Every time I hear the words “Mojang released another game,” I know that whatever the game might be, it will involve a grid system, it will be rather cheap, and it will be a lot of good, addictive fun. I started playing Catacomb Snatch, a 2D top-down steampunk shoot ’em up strategy game which I got along with two other reasonably good indie games for about $5.50 in the Humble Mojam Bundle, with the single player alpha version. While it was definitely a 60-hour indie game in terms of graphics and development, and I wasn’t sure at all how to win, I still had a lot of fun creating turrets and railroad tracks and killing off snakes and mummies.
However, since Catacomb Snatch was created, two free beta versions have been developed by other companies. One of the betas, Maescool Catacomb Snatch Community Project, included turret and harvester upgrades, new characters, a map editor, and a less laggy multiplayer than the original. The multiplayer opens up new strategies not seen in single player, such as suicide-running down to the bottom of the map to clear the fog of war away from your opponent’s area so you can see how much progress they have made and adjust your game based on that.
While the game does have some bugs, it is still quite worth playing in both single player and multiplayer. I would definitely recommend it to anyone. After all, it’s absolutely free for a great game, unlike the $60 kicked out of one’s pants pocket for The Elder Scrolls V: Skyrim.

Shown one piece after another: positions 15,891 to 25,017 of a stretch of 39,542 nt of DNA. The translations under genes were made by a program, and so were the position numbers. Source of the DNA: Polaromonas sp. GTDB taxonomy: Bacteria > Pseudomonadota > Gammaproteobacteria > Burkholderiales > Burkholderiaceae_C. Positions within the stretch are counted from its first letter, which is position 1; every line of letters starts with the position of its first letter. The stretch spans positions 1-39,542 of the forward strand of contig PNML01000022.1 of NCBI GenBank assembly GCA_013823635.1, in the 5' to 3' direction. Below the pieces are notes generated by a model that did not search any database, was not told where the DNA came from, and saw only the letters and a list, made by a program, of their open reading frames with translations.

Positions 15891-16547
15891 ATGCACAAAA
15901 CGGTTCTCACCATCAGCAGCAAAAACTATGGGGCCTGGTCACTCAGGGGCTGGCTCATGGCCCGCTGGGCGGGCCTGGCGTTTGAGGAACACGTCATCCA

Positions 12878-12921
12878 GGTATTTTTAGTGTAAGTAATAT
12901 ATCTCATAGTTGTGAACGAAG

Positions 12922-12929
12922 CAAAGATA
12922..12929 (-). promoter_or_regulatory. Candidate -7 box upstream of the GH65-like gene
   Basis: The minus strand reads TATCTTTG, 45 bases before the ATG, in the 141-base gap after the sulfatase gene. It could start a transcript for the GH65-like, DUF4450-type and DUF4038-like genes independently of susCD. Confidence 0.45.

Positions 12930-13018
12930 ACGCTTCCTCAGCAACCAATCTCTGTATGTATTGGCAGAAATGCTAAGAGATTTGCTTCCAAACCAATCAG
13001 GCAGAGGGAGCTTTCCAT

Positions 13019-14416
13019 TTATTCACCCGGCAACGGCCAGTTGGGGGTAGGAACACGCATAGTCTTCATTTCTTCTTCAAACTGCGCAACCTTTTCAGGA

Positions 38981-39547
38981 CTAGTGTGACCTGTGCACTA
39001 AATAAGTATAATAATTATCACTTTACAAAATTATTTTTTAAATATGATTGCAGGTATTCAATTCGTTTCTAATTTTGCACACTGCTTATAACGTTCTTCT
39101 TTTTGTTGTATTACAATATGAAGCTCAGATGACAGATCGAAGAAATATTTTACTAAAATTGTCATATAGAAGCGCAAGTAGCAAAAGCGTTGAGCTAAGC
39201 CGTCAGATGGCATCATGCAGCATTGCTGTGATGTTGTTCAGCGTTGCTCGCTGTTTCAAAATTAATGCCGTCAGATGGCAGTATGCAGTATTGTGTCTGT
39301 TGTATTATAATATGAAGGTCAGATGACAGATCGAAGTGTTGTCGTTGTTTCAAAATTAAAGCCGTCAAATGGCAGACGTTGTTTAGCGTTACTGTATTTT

The recent Humble Bundle Mojam included a game titled Catacomb Snatch, Mojang’s contribution to the bundle. A simplistic top-down shooter/real-time strategy game, Catacomb Snatch’s object is to build rail tracks to a treasure trove, escort droids along the tracks, and get 50 loads of treasure back to your base. You can play solo or against a friend, which is quite a lot of fun.
Impeding your rail-building progress are the fact that you can’t see the map until you walk through it, clearing the darkness away as you go; the enemies that spawn from sarcophagi, including bats, cobras, mummies, and scarabs; holes in the floor; spike traps (which are actually barely dangerous at all); and the other player if you’re in versus mode. Initially, you have only a gun (thankfully with infinite ammo) to shoot the enemies with, but they drop money that can be used to purchase turrets, money harvesters, and bombs from the shop in your base. Turrets and harvesters can be upgraded twice to increase their range and, in the turrets’ case, their firepower. Bombs are used to destroy cracked walls blocking off the path to the treasure, as well as being able to kill enemies.
Railway can be purchased by walking over a space and pressing the “build” button, which lays it down on the space. Building on a space that has rail in it will destroy the rail—at a cost. Your space starts with rail coming from it; building here purchases a droid, which will travel from your base to the end of the rail and back until it is destroyed by enemies. Multiple droids can traverse the rails at once, and will hand treasure to each other when they touch.
Overall, Catacomb Snatch is actually extremely fun to play. What’s more, Mojang released the source code to those who purchased the bundle, and an unofficially-official version is free to play and download at http://www.catacombsnatch.net/. I definitely recommend trying it.